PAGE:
Immigration and the Changing Contours of Religious Pluralism in the United States
by Andrea Althoff
In the United States today, Latin Americans, mainly Mexicans, constitute the largest number of immigrants, and this majority puts them at the center of debates regarding integration into U.S. civil society. Parties to these debates often regard immigrants' religions as an impediment to their integration, yet there are very few studies that cover recent immigration from a religious perspective. The role of religion and religious institutions for immigrant integration in the past is, by contrast, well documented. Research on immigration from Europe, for instance, underscores the fact that religious institutions have been among the most important resources for meeting the challenges immigrants face in a demanding and often threatening new environment. It is also manifestly the case that immigrant religions contribute to a pluralism that alters the American religious landscape.
The term "religious pluralism" would seem to suggest that Latin American believers profess a faith other than that of the majority of the population in the United States. But the population coming from Latin America is in fact predominantly Christian, indeed mostly Roman Catholic. The number of Protestants in Latin American societies is also growing. In Guatemala, for instance, about 25 percent of the population is Protestant, primarily Pentecostal. Latin American immigrants' contribution to religious pluralism is therefore less about representing a completely different religion than a matter of inflecting the contours of Christianity in the United States.
Within these changing contours, the Catholic Charismatic Renewal and the Protestant Pentecostal movement — both frequently described as kinds of fundamentalism — are among the most dynamic forces. Originally introduced to Latin America from the United States by missionaries, they developed into local, independent powers, no longer receiving funding or other support from the United States.
Today the dynamic is different, as the missionary work moves from south to north. While some immigrants bring their faith with them from their home countries, a lively proselytism is taking place in the United States by and among immigrants. Indeed, empirical evidence drawn from my own research in Chicago indicates that the number of immigrants who arrive as Pentecostals and Charismatics is small in comparison to those who convert once in the United States.
This observation leads to questions about the attraction of these movements for Latin Americans, and the possibility that the context of immigration itself contributes to this attraction. Recent studies attest to the significance of these movements. One report shows that "there are now more Latino Protestants in the United States than Jews or Muslims or Episcopalians and Presbyterians combined. In total, there are 12.2 million (37 percent) Latino "born-again" Christians in the United States, of whom 9.2 million are Pentecostal or Charismatic. In short, 28 percent of all Latinos are Pentecostal or Charismatic" (Espinosa, Elizondo, Miranda, "Hispanic Churches in American Public Life," 2003).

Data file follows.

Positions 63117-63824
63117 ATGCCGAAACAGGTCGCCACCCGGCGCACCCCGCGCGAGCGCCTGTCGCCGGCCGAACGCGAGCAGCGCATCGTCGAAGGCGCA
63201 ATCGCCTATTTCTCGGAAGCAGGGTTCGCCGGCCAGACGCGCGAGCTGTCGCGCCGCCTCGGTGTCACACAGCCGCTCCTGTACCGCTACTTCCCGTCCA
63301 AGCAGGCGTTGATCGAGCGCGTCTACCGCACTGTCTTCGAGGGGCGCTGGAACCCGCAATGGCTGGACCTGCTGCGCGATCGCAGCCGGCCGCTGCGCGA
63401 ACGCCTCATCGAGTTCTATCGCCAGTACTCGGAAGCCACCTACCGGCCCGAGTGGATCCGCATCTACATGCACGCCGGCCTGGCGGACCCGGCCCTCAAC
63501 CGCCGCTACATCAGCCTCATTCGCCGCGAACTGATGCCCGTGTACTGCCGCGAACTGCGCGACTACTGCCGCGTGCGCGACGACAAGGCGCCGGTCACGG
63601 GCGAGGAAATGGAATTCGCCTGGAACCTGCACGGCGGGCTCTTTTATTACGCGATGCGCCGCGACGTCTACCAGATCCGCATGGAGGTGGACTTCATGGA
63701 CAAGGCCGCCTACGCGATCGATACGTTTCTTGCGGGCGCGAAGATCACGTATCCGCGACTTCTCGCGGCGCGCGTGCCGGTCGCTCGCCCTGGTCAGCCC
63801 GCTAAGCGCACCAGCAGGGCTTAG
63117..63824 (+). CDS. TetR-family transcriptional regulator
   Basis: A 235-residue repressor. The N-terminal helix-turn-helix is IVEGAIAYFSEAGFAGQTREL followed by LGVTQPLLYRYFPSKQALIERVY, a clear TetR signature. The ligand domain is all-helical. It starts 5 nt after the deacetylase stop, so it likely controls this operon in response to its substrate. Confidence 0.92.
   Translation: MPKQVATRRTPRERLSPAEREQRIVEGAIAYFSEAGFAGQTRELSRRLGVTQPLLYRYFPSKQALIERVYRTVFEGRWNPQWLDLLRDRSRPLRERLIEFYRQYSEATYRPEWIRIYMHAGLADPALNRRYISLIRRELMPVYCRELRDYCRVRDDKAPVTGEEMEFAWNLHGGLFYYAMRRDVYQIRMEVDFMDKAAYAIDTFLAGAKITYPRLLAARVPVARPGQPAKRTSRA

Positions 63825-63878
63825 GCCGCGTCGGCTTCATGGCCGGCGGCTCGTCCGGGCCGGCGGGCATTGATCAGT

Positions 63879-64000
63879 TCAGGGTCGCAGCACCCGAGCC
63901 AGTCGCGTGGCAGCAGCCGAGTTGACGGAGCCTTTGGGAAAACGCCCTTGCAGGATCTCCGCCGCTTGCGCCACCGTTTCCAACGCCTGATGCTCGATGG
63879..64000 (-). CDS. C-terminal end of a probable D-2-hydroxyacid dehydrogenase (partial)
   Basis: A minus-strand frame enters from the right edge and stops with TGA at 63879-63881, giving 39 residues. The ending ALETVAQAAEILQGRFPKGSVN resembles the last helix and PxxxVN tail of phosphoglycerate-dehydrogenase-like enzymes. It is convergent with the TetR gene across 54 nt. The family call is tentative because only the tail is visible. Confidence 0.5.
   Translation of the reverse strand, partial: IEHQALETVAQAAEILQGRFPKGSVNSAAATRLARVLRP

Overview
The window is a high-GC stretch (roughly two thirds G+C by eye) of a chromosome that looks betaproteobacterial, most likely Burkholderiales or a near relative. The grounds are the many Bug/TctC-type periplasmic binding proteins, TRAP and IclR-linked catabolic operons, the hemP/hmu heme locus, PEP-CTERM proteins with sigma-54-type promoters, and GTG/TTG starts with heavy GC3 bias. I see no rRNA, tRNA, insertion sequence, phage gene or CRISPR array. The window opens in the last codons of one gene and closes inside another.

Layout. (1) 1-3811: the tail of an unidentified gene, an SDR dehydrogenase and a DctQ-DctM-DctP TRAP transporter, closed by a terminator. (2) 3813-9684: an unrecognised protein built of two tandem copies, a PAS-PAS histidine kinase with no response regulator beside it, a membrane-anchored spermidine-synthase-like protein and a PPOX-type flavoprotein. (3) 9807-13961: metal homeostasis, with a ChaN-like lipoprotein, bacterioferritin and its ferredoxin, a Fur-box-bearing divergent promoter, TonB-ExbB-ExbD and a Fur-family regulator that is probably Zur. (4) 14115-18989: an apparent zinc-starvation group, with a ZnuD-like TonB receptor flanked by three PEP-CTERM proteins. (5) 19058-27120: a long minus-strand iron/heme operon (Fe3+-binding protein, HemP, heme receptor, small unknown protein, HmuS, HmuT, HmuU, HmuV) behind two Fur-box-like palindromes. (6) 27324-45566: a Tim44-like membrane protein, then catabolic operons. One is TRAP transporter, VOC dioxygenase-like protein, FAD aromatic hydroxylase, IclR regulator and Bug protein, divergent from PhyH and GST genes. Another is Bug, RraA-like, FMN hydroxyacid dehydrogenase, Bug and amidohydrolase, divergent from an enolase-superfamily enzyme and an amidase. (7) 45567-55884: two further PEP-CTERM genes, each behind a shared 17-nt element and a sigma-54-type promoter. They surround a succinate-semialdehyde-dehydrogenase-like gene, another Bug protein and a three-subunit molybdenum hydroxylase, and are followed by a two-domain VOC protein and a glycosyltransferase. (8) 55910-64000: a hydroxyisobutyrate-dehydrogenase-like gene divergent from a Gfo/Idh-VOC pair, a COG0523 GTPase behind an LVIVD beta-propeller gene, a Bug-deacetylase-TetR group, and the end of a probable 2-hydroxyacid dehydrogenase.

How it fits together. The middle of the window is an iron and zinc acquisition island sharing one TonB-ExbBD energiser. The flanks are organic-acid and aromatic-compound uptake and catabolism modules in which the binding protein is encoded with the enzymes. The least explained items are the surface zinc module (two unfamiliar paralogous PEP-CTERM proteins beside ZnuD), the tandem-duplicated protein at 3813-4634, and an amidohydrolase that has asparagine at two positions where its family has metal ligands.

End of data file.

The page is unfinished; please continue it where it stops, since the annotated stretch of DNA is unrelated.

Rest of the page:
Several factors suggest that religion, and especially Pentecostal and Charismatic currents within Christianity, provide Latin Americans with important tools for coping with their situation in an unfamiliar country. The conservative doctrine of Pentecostal movements, with its emphasis on nuclear family values and individual salvation, fits well with the cultural mainstream of American society. Yet the majority of Pentecostal congregations are organized along ethnic boundaries, often comprising exclusively Spanish-speaking Latinos. Though such religio-ethnic enclaves provide safe places for immigrants, consolidating and stabilizing collective and personal identities, at the same time they set those immigrants apart from their host society.
This protective space appears even more important when we take into consideration institutionalized racial discrimination against Latin Americans (especially Mexicans), the precariousness of the civil status of many immigrants, and the current wave of anti-immigration legislation. The religious communities function as valuable facilitators of successful immigration. This line of reasoning is supported by empirical data that show that Latin American Pentecostals are doing better economically than their traditional Catholic counterparts.
As the debates concerning immigration continue, it will be important not only to enter into dialogue with religious groups from different cultures but also to look at the social reality in which these immigrant groups live. Only then can we begin to discern the positive roles that religious groups might play in the process of integration, a dimension often ignored in the current discussion about religion and immigration — particularly amidst fears of fundamentalist forces in our society.
This essay was originally published in the April 6, 2006 issue of Sightings, published by Martin Marty Center at the University of Chicago Divinity School.